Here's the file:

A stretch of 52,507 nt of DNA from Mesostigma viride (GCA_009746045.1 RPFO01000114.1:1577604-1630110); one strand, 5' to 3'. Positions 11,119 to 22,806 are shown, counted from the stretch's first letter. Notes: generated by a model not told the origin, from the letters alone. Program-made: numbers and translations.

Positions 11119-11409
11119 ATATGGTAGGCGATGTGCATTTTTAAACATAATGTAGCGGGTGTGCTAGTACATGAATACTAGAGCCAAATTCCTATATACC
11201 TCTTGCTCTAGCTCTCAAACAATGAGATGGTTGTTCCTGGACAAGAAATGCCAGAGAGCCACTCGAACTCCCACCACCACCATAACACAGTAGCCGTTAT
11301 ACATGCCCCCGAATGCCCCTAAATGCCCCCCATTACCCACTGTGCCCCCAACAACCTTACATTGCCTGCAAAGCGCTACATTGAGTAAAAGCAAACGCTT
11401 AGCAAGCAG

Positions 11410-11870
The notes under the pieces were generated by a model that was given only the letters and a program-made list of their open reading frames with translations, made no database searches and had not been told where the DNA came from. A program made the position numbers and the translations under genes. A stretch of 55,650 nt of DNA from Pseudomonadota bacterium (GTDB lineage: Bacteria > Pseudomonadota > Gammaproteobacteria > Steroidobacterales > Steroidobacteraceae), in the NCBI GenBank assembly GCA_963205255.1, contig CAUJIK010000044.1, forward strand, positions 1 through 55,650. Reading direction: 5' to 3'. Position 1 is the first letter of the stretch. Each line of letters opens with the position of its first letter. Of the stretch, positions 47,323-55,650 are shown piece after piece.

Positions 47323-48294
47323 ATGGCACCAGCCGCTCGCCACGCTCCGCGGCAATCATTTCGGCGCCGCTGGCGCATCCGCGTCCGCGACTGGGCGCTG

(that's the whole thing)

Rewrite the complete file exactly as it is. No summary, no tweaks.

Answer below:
A stretch of 52,507 nt of DNA from Mesostigma viride (GCA_009746045.1 RPFO01000114.1:1577604-1630110); one strand, 5' to 3'. Positions 11,119 to 22,806 are shown, counted from the stretch's first letter. Notes: generated by a model not told the origin, from the letters alone. Program-made: numbers and translations.

Positions 11119-11409
11119 ATATGGTAGGCGATGTGCATTTTTAAACATAATGTAGCGGGTGTGCTAGTACATGAATACTAGAGCCAAATTCCTATATACC
11201 TCTTGCTCTAGCTCTCAAACAATGAGATGGTTGTTCCTGGACAAGAAATGCCAGAGAGCCACTCGAACTCCCACCACCACCATAACACAGTAGCCGTTAT
11301 ACATGCCCCCGAATGCCCCTAAATGCCCCCCATTACCCACTGTGCCCCCAACAACCTTACATTGCCTGCAAAGCGCTACATTGAGTAAAAGCAAACGCTT
11401 AGCAAGCAG

Positions 11410-11870
The notes under the pieces were generated by a model that was given only the letters and a program-made list of their open reading frames with translations, made no database searches and had not been told where the DNA came from. A program made the position numbers and the translations under genes. A stretch of 55,650 nt of DNA from Pseudomonadota bacterium (GTDB lineage: Bacteria > Pseudomonadota > Gammaproteobacteria > Steroidobacterales > Steroidobacteraceae), in the NCBI GenBank assembly GCA_963205255.1, contig CAUJIK010000044.1, forward strand, positions 1 through 55,650. Reading direction: 5' to 3'. Position 1 is the first letter of the stretch. Each line of letters opens with the position of its first letter. Of the stretch, positions 47,323-55,650 are shown piece after piece.

Positions 47323-48294
47323 ATGGCACCAGCCGCTCGCCACGCTCCGCGGCAATCATTTCGGCGCCGCTGGCGCATCCGCGTCCGCGACTGGGCGCTG